Efficient injection from large telescopes into single-mode fibres: Enabling the era of ultra-precision astronomy

N. Jovanovic, C. Schwab, Olivier Guyon, J. Lozi, N. Cvetojevic, F. Martinache, S. Leon-Saval, B. Norris, S. Gross, D. Doughty, T. Currie, N. Takato

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Abstract

Photonic technologies offer numerous advantages for astronomical instruments such as spectrographs and interferometers owing to their small footprints and diverse range of functionalities. Operating at the diffraction-limit, it is notoriously difficult to efficiently couple such devices directly with large telescopes. We demonstrate that with careful control of both the non-ideal pupil geometry of a telescope and residual wavefront errors, efficient coupling with single-mode devices can indeed be realised. A fibre injection was built within the Subaru Coronagraphic Extreme Adaptive Optics (SCExAO) instrument. Light was coupled into a single-mode fibre operating in the near-IR (J-H bands) which was downstream of the extreme adaptive optics system and the pupil apodising optics. A coupling efficiency of 86% of the theoretical maximum limit was achieved at 1550 nm for a diffraction-limited beam in the laboratory, and was linearly correlated with Strehl ratio. The coupling efficiency was constant to within <30% in the range 1250-1600 nm. Preliminary on-sky data with a Strehl ratio of 60% in the H-band produced a coupling efficiency into a single-mode fibre of ~50%, consistent with expectations. The coupling was >40% for 84% of the time and >50% for 41% of the time. The laboratory results allow us to forecast that extreme adaptive optics levels of correction (Strehl ratio >90% in H-band) would allow coupling of >67% (of the order of coupling to multimode fibres currently) while standard levels of wavefront correction (Strehl ratio >20% in H-band) would allow coupling of >18%. For Strehl ratios <20%, few-port photonic lanterns become a superior choice but the signal-To-noise, and pixel availability must be considered. These results illustrate a clear path to efficient on-sky coupling into a single-mode fibre, which could be used to realise modal-noise-free radial velocity machines, very-long-baseline optical/near-IR interferometers and/or simply exploit photonic technologies in future instrument design.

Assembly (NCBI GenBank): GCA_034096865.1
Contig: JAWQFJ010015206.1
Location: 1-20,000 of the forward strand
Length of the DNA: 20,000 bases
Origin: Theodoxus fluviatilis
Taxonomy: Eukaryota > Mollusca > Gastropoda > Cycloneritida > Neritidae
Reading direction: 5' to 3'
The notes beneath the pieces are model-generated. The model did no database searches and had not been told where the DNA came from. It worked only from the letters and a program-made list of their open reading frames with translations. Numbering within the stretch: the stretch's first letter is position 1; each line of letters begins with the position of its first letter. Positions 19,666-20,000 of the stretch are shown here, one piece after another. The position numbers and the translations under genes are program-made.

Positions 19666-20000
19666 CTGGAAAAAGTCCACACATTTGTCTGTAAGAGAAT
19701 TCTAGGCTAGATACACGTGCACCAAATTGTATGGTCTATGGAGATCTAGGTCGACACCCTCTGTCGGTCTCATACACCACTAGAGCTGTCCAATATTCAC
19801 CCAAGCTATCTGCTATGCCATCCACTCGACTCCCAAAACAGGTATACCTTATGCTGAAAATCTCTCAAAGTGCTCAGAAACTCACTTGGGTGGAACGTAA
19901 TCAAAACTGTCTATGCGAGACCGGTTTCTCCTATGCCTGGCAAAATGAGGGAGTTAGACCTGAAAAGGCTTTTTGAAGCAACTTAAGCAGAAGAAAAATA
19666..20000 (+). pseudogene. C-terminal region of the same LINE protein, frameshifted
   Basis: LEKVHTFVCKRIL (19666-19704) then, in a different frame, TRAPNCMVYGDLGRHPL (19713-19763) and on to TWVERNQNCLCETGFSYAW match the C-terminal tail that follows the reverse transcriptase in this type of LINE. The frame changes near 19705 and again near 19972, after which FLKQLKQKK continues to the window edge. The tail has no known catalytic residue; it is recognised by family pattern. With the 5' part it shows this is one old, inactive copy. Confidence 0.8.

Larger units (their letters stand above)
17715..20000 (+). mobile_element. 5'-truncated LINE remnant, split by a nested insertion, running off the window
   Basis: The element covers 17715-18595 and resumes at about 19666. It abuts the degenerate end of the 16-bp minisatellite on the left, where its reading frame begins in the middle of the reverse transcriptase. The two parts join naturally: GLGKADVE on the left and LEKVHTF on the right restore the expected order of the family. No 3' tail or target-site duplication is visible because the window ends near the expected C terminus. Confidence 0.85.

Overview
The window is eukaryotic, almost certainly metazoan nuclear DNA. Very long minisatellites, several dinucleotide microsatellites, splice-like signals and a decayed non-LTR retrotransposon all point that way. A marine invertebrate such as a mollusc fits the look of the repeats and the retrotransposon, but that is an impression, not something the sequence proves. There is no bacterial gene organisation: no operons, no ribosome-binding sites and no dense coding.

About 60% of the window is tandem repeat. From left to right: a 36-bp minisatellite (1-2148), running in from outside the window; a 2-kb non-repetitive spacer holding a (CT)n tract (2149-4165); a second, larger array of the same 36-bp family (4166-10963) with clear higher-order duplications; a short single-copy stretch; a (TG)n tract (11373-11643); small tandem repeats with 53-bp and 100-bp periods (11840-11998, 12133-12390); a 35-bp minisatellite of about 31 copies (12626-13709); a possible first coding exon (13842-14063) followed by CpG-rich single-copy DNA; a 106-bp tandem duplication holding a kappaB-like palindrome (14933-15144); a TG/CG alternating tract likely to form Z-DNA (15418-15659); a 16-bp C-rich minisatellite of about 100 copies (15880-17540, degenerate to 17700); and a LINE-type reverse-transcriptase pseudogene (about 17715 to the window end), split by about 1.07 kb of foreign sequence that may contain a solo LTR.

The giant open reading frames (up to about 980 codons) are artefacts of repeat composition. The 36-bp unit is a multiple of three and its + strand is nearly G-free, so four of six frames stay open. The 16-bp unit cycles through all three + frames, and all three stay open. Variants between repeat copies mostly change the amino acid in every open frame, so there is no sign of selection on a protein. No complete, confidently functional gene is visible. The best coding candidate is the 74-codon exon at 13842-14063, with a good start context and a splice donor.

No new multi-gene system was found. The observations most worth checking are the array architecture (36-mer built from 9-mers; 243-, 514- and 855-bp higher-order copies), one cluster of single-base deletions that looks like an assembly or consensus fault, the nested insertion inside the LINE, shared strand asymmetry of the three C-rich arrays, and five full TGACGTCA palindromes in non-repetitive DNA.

Original languageEnglish (US)
Article numberA122
JournalAstronomy and Astrophysics
Volume604
DOIs
Publication statusPublished - Aug 1 2017

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Keywords

  • Instrumentation: Adaptive optics
  • Instrumentation: high angular resolution
  • Instrumentation: interferometers
  • Instrumentation: spectrographs

ASJC Scopus subject areas

  • Astronomy and Astrophysics
  • Space and Planetary Science

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